Fall of Fort Frontenac, 26 August 1758
Fort Frontenac was a key French post on Lake Ontario, guarding the French supply lines along their frontier to Fort Duquesne (modern Pittsbugh). After the disastrous attack on Ticonderoga, Abercromby was looking for some way to gain some success from the year's campaign (French and Indian War). Lieutenant-Colonel John Bradstreet, a native of Maine, had been advocating an attack on Fort Frontenac for some time, and he was now able to persuade Abercromby to give him 3,600 colonial troops to launch the attack. After a journey of 430 miles, including 84 miles of portage, Bradstreet and his troops surprised the 110 strong garrison of Fort Frontenac on 26 August, and taken by surprise, they had no choice but to surrender. The French commander in chief, Louis de Montcalm, saw the fall of Fort Frontenac as serious, and it cut the supply lines to Fort Duquesne, which fell to the British before the end of the year.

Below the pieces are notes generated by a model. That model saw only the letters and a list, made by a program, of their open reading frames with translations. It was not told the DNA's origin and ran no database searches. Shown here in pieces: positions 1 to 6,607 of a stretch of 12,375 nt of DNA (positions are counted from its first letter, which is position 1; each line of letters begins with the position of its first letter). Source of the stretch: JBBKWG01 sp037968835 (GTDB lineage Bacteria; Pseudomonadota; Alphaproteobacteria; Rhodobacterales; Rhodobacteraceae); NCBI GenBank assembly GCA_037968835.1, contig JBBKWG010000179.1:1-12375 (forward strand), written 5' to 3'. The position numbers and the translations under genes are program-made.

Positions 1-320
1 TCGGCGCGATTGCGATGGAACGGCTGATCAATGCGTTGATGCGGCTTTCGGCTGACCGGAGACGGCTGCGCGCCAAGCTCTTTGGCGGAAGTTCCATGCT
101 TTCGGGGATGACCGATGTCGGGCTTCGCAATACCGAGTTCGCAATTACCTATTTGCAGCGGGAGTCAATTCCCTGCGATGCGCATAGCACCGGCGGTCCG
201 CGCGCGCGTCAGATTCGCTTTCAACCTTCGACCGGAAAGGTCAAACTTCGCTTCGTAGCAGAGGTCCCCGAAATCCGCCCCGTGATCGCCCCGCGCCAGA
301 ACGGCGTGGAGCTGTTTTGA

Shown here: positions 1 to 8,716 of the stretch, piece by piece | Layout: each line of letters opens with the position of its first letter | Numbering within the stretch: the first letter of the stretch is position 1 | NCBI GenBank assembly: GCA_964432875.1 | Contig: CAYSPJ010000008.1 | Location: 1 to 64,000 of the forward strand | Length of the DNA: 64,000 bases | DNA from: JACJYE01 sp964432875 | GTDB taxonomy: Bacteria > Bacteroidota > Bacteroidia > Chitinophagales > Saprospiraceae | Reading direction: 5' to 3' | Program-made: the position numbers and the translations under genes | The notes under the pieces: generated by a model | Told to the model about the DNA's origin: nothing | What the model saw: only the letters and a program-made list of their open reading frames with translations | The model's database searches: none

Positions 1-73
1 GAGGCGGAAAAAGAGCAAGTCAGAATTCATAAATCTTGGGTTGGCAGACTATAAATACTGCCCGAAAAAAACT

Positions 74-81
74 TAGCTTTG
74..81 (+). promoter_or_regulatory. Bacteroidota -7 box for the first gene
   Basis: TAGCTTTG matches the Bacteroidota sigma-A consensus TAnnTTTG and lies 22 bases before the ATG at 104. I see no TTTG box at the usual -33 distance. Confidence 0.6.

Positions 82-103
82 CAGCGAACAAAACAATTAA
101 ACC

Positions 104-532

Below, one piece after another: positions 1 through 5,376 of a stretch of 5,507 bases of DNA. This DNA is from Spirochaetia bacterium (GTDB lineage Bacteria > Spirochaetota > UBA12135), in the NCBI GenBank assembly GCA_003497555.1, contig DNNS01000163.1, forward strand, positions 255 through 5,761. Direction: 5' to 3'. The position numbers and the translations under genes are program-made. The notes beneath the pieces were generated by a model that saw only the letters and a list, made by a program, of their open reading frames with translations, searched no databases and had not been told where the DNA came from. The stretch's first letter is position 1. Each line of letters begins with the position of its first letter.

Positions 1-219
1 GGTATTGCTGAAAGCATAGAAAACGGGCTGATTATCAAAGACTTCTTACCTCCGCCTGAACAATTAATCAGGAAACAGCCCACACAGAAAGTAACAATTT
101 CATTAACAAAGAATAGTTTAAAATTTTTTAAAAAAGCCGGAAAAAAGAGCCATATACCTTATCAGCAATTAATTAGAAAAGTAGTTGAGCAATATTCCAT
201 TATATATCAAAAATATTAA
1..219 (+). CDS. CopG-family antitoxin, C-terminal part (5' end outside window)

How to cite this article: Rickard, J. (21 November 2000), Fall of Fort Frontenac, 26 August 1758, http://www.historyofwar.org/articles/battles_frontenac.html